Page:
Ask Chris D’Emilio about his current favorite flavor of water ice, and his typical easygoing attitude suddenly shifts to intense.
“It’s just blueberry, but it’s like having frozen jam,” he says. “The color is so beautiful, and when you put a little dollop of vanilla soft serve on top, set against that purple-y-blue, it mixes with the cream and looks almost like an impressionist painting swirl.”
For all his affability, D’Emilio, co-owner of D’Emilio’s Old World Ice Treats on Philadelphia’s East Passyunk Avenue, is dead serious (and a little poetic) when it comes to his dessert. This is Philly, after all, home of water ice—"wooder ice," if you’re from around here, and "Italian ice" to everyone else. While places in the city like Pop’s, John’s, and Italiano’s paved the way as early as the 1930s and still serve the perfectly sweet and slushy treat in standard flavors like lemon, cherry, and chocolate, D’Emilio’s is offering a fresh take on the classics.
The 37-year-old Philly-area native was once a table games dealer at a local casino. After one rough night at work, he daydreamed about switching careers. “When I was a kid, we used to have this ice cream man that came around in a Jack & Jill truck,” he recalls. “He used to give our English Springer Spaniel ice cream sandwiches. He was the coolest.” But after D’Emilio researched the accompanying salary, he realized he would never make a living selling someone else’s ice cream. But if he sold his own?
“My grandmom had a sorbet recipe she taught us, and if you make your own product, you’re cutting out the middleman,” he says. He researched cooking techniques at the library, and started making lemon and strawberry ice treats—a kind of hybrid water ice and Italian sorbetto—using her recipe. Friends encouraged him. Then co-workers in the breakroom of the casino started asking for more, and he knew he was on to something. He bought a freezer sidecar for his motorcycle, and in 2015, on July fourth, his grandmother’s birthday, he launched D’Emilio’s Old World Ice Treats. After the first few years roving around at pop-ups and farmers markets selling cups of water ice throughout the summer, D’Emilio combined forces with South Philadelphia neighbor Mike Strauss of Mike’s BBQ to open a brick and mortar.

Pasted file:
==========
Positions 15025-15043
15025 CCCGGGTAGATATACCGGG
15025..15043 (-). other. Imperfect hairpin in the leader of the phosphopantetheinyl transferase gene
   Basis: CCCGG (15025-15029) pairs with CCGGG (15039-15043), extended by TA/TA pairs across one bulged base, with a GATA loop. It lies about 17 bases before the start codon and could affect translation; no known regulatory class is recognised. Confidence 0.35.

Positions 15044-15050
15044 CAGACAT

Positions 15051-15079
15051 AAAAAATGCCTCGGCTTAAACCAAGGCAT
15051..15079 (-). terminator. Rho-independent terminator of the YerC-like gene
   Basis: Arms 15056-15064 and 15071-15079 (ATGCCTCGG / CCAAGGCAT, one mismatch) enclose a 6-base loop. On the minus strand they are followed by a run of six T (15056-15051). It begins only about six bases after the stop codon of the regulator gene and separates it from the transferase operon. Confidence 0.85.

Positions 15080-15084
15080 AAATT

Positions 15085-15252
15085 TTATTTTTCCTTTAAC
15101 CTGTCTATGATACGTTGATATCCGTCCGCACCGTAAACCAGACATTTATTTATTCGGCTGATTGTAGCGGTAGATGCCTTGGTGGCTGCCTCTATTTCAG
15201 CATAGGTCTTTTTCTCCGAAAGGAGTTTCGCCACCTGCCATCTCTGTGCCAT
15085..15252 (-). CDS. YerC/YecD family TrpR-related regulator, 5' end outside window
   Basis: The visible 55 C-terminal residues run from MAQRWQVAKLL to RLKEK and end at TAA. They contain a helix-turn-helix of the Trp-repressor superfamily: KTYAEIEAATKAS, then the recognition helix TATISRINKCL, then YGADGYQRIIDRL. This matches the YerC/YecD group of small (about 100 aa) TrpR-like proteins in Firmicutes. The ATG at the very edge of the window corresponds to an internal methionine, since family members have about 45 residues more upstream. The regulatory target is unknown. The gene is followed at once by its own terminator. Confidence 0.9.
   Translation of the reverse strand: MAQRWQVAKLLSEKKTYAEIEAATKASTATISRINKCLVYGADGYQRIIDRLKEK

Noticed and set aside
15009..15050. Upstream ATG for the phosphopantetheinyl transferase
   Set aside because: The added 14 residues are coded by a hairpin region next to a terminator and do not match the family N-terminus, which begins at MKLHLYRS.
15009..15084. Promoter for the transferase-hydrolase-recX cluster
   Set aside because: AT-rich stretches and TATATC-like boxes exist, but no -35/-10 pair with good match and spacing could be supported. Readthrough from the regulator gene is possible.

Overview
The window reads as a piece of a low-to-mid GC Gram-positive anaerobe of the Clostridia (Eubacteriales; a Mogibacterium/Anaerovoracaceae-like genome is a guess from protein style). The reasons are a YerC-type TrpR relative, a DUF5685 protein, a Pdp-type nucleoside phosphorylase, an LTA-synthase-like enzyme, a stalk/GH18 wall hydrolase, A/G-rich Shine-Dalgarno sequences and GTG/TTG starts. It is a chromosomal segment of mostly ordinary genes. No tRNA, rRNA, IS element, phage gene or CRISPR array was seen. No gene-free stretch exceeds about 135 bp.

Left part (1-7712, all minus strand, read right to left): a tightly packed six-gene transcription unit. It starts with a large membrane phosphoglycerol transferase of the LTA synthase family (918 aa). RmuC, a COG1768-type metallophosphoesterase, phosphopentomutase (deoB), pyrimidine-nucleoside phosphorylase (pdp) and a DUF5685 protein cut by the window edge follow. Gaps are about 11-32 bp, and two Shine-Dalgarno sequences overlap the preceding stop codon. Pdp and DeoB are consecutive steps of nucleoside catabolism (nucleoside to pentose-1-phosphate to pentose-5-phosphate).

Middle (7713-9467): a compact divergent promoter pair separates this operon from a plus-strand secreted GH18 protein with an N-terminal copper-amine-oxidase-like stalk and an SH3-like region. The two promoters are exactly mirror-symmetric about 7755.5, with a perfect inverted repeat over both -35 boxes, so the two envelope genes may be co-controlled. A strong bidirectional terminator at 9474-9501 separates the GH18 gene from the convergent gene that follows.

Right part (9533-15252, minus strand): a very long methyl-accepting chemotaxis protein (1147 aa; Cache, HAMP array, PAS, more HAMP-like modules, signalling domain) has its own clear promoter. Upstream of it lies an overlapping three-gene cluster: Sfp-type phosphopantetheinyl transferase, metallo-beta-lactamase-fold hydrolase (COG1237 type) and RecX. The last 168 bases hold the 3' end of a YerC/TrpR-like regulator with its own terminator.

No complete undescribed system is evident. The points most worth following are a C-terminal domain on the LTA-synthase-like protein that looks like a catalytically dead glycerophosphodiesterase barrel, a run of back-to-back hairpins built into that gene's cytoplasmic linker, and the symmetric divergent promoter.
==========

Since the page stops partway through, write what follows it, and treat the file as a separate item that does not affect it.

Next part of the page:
“I've known Chris since we did a pop-up together three years ago,” says Strauss. “He’s a very genuine person making a great product—it's all small batch, fresh fruit, and juice. No one is doing this in Philly.”
Strauss came up with the savory menu, focusing on a short but excellent lineup of gourmet sandwiches created by some of Philly’s best chefs, using ingredients imported from Italy. “I've always had a love affair with sandwiches,” he says. “We have some great sandwich makers here in the city, so I decided to do something different.” Taking inspiration from chefs like Gabriele Bonci, the Roman pizzaiolo who specializes in square-cut pizza al taglio, Strauss reached out to local pizza shop Rione. The same dough that the family-run operation ferments for three full days to become airy, tangy pizza crust is used as the foundation of Strauss’s sandwiches. The result is a destination exalting traditional Philly foods. (See also: Joe Beddia’s recently unveiled Hoagie Room.)
“We’ve morphed the d'emicart into a full-blown trattoria,” says D’Emilio.
Old World Sandwiches include recipes from chefs Jeff Michaud of Osteria, Doreen DeMarco of American Sardine Bar, and Marc Vetri, known for his eponymous (and pricey) Italian fine-dining restaurant. Vetri’s sandwich is called La Famiglia e Tutto, layered with housemade prosciutto cotto, mortadella mousse mayo, shaved lettuce, tomato, onion, banana peppers, oil and vinegar, and grated Parmigiano Reggiano.
While the roster of water ice flavors now goes beyond lemon and strawberry, D’Emilio credits his grandmother’s recipe, still a closely-guarded secret he won’t share, as the basis for everything he makes. Many of his ingredients—fresh blueberries, strawberries, watermelon—come from local vendors, many of whom operate in the same farmers markets he sells his treats. Other flavors are collaborations with local businesses, like the recent Midnight Snack, with vanilla bean and chunks of crushed up chocolate chunk cookies from nearby Aurora Grace chocolates. Other popular summer flavors include black cherry, birch beer, and nectar cream—the latter inspired by friends who have a shop in New Orleans, with hints of cherry, vanilla, and amaretto.
Now that D’Emilio has a brick and mortar, though, he won’t be closing up the cart for the season, and will instead test out some new flavors. “As we’re heading into the fall, it’s time to make more cinnamon-y things, and cookies, and pumpkin pies,” he says. “I move with the seasons, whatever I’m feeling that day I view as my compass for what I’m creating this week.”